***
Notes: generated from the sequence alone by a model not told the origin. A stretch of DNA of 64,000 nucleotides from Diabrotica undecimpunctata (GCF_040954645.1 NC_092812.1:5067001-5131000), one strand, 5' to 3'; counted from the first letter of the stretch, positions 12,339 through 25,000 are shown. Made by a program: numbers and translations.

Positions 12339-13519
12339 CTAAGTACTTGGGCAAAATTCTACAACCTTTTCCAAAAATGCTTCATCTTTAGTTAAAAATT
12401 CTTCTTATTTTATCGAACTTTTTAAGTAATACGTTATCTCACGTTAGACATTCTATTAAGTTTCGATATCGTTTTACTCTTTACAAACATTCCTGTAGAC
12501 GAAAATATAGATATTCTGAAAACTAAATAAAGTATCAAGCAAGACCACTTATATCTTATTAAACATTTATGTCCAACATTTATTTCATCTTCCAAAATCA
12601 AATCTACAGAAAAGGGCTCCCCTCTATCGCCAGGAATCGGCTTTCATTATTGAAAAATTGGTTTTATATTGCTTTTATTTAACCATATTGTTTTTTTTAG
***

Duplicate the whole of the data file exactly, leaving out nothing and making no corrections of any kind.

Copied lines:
Notes: generated from the sequence alone by a model not told the origin. A stretch of DNA of 64,000 nucleotides from Diabrotica undecimpunctata (GCF_040954645.1 NC_092812.1:5067001-5131000), one strand, 5' to 3'; counted from the first letter of the stretch, positions 12,339 through 25,000 are shown. Made by a program: numbers and translations.

Positions 12339-13519
12339 CTAAGTACTTGGGCAAAATTCTACAACCTTTTCCAAAAATGCTTCATCTTTAGTTAAAAATT
12401 CTTCTTATTTTATCGAACTTTTTAAGTAATACGTTATCTCACGTTAGACATTCTATTAAGTTTCGATATCGTTTTACTCTTTACAAACATTCCTGTAGAC
12501 GAAAATATAGATATTCTGAAAACTAAATAAAGTATCAAGCAAGACCACTTATATCTTATTAAACATTTATGTCCAACATTTATTTCATCTTCCAAAATCA
12601 AATCTACAGAAAAGGGCTCCCCTCTATCGCCAGGAATCGGCTTTCATTATTGAAAAATTGGTTTTATATTGCTTTTATTTAACCATATTGTTTTTTTTAG